How Do They Look?
There was a time when War Thunder was clearly the better looking game, but several graphic overhauls over the years have allowed World of Tanks to give War Thunder a run for its money.
The real difference lies in the visual style.
The game that comes out on top in this discussion is the one that appeals to your personal preference.
World of Tanks, in fitting with its more arcade-like action, is slightly more cartoonish in its designs and animations.
For War Thunder, it’s the tiny details that really help build immersion. Things like the way mud sticks to your tank as the battle progresses — and you can wash it off by wading into a river!
As we’ve established, World of Tanks is essentially a tank-themed arena deathmatch.
For this reason, the maps are designed to allow teams to quickly meet. When you spawn into a game of World of Tanks, you know a firefight is just a short distance away.
War Thunder’s maps are necessarily much larger because they must account for the speed of airplanes.
The map sizes have been a topic of much discussion in the War Thunder community.
Tank players have complained that the focus on aerial combat has left them with a subpar experience.
The large map sizes mean face-to-face combat is much less likely and tank battles become like sniping duels where the combatants fire at one another from distance.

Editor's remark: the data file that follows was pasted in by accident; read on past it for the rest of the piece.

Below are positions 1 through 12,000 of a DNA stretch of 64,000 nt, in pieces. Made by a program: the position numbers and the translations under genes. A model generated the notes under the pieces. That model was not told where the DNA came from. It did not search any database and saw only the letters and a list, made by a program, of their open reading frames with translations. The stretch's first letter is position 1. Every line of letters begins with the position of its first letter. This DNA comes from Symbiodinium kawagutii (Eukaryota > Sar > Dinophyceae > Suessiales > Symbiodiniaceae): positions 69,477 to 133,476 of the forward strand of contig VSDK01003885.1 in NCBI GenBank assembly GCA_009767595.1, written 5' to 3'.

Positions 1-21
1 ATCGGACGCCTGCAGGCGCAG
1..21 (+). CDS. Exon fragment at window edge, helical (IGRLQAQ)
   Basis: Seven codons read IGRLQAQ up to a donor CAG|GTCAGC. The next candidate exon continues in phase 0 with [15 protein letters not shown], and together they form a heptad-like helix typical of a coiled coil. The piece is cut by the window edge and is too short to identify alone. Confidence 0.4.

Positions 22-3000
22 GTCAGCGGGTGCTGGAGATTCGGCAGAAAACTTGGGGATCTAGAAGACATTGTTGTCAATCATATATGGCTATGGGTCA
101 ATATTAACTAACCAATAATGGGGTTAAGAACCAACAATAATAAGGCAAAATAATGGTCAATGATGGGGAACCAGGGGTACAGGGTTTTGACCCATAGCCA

To cater to their tank players, War Thunder’s developers have also added smaller Ground Forces maps. These are tank only affairs, so you’re losing out on the thrill and danger of a potential aerial fly-by.
War Thunder lets you jump into the cockpit of a fighter or tank and start blasting enemies left and right.
The different plane and tank models are only marginally different, and the one you choose to take into a firefight is the one you’re most comfortable with.
It doesn’t matter how poorly you do, zipping around in a fighter jet or rolling around in a tank is always fun.
This contrasts greatly with the World of Tanks progression model.
The lower tiers where new players begin is a nightmare. The power curve is unforgiving and the difference in skill between advanced and new players is significant.
New players will find themselves being destroyed again and again by better players for dozens of matches in a row.
It’s not often you find a community that hates its developers as much as the War Thunder community hates theirs.
Gaijin, the team behind War Thunder, has become known for being unwelcome of criticism.
They’ve issued DMCA take-downs of community-created gameplay videos, sued YouTubers for uploading content that criticizes them, and blacklisted players from their official forums for reporting bugs in their game.
As far as customer service teams go, Gaijin definitely has one of the worst.
World of Tanks players have what can be described as your standard love-hate relationship with its community.
Players complain about balance changes and new maps, the devs respond to feedback, and the cycle goes on.